As students began attending their first classes of 2020 on Wednesday, those attending Olwasini Junior Primary School on the KwaZulu-Natal South Coast got an unwelcome new classmate.
This after a two-metre-long black mamba was discovered in one of the classrooms.
Crocworld Conservation Centre herpetologists were promptly called out to investigate and rescue the snake. The herpetologists, assisted by SAPS, tried for three days to rescue the snake, and finally succeeded on Friday. For their safety, students were given a few extra days of freedom while the rescue was taking place.
“The school staff identified the snake and contacted us to retrieve it, but it took three days before we were finally able to get hold of the snake,” explained Crocworld conservation manager, Martin Rodrigues.
“We went on Wednesday afternoon, Thursday from mid-morning, and then again on Friday. The snake was hiding in the actual brickwork near the ceiling, inside the wall. It would be spotted but we couldn’t find the hole it was getting in through.
“On Friday, the school staff saw it and were able to keep an eye on it while we were called to attend.”
Part of the wall of the school had to be broken through to rescue the snake without harming it. Rodrigues said that once they gained access, the rest of the rescue was straight-forward.
The principle of Olwasini said that staff had noticed the snake on the roof of the school.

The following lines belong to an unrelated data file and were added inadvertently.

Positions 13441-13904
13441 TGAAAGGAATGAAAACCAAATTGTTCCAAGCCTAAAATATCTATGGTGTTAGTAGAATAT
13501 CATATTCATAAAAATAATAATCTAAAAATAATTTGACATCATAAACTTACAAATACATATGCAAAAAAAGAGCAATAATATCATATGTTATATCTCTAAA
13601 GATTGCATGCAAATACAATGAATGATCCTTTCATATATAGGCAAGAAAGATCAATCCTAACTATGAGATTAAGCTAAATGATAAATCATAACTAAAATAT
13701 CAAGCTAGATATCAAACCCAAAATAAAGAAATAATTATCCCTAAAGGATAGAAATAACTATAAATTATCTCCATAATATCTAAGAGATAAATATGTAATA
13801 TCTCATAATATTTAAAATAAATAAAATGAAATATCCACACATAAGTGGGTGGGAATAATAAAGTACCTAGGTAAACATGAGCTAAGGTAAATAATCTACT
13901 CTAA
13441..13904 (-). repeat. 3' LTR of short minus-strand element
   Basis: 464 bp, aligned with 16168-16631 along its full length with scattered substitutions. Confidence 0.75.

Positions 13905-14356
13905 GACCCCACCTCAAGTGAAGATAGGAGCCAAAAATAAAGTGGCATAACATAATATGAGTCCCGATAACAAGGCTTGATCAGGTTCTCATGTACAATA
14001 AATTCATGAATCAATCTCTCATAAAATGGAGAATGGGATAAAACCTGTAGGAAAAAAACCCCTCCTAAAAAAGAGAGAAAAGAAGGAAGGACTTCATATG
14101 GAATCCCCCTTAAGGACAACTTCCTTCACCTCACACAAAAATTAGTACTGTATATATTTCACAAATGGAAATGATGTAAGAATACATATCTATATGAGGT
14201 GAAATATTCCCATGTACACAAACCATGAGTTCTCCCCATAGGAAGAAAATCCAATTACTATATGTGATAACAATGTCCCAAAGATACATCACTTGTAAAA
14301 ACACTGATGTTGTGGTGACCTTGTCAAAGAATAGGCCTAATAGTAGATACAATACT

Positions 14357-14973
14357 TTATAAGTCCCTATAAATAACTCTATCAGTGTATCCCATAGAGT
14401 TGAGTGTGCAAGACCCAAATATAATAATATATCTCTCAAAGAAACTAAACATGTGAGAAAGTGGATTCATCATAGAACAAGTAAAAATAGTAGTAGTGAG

“I’ve never experienced this. It was a crisis for the school – this is a fast snake and very dangerous. I thank Crocworld for their help, we will call them again if there is another snake!” said a relieved Mpume Mvubu.
Rodrigues said that trying to remove a snake unassisted, or killing it, puts the individual at risk. He advised that should one find a snake, a close eye should be kept on it from a distance of five metres, while immediately calling a professional for help.
“Thanks to the efforts by the staff and members of SAPS, we were able to successfully remove the snake unharmed,” said Rodrigues.
“It is about to shed its skin, so we will feed it and keep it until then, before releasing it into a secure location, away from human habitation.”
Crocworld Conservation Centre offers a free service of identifying and removing snakes for the communities of Scottburgh, Umkomaas, Pennington and Park Rynie.
For more information or assistance contact Crocworld Conservation Centre on 039 976 1103 or Martin Rodrigues on 078 484 1859 or James Wittstock on 066 292 0880.
(Compiled by Nica Schreuder)